The Dark Side of Streaming: An Interview with People’s Republic of Desire’s Hao Wu

What’s the one thing in the world you wish you had? Something you crave? Is it money? Is it fame? Is it both? What are you willing to do for it? Once you obtain it, are  you sure it’ll make you happy or will it make your life a living hell?

Often times we look at the rich as people to desire. Why not? They have the cars you want, the family, the money and the fame. However we often forget what it takes to achieve success. For several young Chinese citizens, they’ve turned to technology to give them a chance at fortune and fame.

Young Chinese gathering online to watch talk shows.
Credit: Courtesy of Junbing Sun

Disturbing and provocative, People’s Republic of Desire explores the strange world of China’s live-streaming “showrooms,” where the most popular stars can earn hundreds of thousands of dollars a month from adoring fans who “tip” them with “digital gifts” paid for with actual cash. Comparable to America’s YouTube (but more massive), these participants are considered  a “diaosis” (Chinese slang for a “loser”) in real life are now desirable under the glare of their cameras. Like their Hollywood counterparts, the idols’ agents negotiate promotional opportunities, manipulate their client’s public personas, and take a 20% cut of their earnings.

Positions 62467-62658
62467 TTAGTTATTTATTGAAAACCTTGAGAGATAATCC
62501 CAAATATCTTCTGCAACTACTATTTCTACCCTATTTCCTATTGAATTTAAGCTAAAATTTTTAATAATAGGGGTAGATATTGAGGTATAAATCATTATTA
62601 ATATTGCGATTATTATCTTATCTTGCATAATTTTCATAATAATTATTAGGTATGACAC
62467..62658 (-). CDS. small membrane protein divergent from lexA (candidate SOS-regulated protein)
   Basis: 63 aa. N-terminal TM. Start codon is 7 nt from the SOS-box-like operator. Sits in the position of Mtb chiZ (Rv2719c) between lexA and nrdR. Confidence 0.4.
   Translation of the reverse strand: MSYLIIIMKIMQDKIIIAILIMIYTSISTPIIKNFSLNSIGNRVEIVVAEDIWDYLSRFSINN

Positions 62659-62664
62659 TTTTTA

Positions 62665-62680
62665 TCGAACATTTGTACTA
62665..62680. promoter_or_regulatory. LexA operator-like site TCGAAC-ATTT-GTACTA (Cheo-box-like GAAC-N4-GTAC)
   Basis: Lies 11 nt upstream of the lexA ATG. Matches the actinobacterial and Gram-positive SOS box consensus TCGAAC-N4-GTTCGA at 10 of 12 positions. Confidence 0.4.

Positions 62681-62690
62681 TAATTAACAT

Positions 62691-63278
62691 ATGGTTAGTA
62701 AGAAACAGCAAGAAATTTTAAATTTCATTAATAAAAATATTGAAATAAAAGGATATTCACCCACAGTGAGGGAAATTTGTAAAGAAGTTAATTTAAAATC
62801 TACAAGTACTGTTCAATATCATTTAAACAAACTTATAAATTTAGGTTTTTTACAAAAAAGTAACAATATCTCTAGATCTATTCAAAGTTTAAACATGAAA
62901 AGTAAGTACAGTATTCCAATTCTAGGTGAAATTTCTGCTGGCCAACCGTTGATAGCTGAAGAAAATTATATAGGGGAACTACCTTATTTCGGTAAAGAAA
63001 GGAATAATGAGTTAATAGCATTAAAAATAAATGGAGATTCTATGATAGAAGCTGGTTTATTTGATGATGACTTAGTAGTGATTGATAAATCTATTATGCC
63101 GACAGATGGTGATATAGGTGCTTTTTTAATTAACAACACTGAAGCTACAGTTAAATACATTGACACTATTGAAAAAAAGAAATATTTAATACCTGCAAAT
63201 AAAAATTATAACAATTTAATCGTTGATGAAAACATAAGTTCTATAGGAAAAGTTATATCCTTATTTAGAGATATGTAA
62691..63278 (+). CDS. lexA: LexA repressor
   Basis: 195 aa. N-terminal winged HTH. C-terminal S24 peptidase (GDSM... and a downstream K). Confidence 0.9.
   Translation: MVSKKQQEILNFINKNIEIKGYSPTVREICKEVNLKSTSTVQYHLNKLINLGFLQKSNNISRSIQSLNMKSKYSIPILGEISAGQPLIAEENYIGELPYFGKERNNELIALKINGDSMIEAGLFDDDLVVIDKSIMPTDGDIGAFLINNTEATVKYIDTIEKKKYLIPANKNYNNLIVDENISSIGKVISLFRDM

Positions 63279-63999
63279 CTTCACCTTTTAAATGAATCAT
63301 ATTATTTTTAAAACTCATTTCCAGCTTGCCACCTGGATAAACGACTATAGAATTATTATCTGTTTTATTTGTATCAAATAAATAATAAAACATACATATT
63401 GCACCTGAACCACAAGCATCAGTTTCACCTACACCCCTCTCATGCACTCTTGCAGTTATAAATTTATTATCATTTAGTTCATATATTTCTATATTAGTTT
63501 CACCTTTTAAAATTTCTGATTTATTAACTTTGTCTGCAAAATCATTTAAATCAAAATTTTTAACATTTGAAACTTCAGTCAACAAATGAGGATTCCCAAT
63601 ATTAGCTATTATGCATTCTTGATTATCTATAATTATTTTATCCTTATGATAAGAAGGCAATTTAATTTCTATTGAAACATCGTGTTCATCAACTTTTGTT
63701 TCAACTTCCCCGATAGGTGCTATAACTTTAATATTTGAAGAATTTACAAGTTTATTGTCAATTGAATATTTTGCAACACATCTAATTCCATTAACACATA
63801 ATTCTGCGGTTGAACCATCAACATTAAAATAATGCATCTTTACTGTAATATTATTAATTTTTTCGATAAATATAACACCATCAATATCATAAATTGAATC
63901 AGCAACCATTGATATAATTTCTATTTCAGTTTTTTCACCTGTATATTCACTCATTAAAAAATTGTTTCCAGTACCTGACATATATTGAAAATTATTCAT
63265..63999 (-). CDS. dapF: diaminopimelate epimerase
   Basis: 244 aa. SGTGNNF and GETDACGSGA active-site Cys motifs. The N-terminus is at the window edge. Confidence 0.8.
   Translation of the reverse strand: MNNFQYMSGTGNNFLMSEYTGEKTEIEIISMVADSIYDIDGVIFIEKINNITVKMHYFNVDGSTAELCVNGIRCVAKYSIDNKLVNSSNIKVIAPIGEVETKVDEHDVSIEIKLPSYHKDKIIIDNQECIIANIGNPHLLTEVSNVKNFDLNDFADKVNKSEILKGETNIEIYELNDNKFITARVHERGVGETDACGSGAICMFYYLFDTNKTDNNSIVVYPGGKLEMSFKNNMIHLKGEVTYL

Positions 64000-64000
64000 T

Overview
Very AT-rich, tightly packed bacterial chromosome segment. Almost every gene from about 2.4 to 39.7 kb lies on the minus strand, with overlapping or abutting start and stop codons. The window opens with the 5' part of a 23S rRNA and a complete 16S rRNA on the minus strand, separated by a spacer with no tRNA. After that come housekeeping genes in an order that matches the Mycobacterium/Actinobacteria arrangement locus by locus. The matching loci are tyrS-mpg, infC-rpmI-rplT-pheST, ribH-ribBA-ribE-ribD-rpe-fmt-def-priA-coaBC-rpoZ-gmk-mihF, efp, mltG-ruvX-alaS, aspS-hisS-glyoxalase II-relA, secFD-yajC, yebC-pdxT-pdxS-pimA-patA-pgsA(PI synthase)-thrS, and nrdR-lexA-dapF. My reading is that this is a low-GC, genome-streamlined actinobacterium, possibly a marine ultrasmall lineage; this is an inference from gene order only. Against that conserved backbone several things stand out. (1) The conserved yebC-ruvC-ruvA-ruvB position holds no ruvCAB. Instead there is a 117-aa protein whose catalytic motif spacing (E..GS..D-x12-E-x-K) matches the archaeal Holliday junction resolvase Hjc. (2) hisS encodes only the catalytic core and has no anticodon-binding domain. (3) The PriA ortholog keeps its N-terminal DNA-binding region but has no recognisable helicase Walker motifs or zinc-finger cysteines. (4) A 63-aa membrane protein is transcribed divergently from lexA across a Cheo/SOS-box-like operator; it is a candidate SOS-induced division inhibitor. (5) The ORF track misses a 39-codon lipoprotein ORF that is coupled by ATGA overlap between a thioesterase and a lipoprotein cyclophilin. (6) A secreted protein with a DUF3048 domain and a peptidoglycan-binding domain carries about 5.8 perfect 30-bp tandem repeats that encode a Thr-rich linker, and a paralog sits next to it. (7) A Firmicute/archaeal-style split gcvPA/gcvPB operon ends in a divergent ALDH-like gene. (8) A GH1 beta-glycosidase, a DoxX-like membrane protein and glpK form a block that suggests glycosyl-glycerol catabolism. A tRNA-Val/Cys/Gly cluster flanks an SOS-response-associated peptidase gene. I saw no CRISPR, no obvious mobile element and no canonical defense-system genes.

Mostly filmed in their bedrooms for several hours a day (almost everyday), they soon discover that with fame and fortune comes with the price of disconnecting from society; including giving up a social life, your family, friends and battling depression.

Popular online singer Shen Man.
Courtesy Jingyang Cheng

The Koalition spoke with director and producer, Wu about both the positive and negative impact of YY, how society views streamers, the dark side of chasing your dreams via a streaming platform and more.

People’s Republic of Desire will release on PBS on February 25th (10:00-11:30pm EST) and will stream on until March 10th.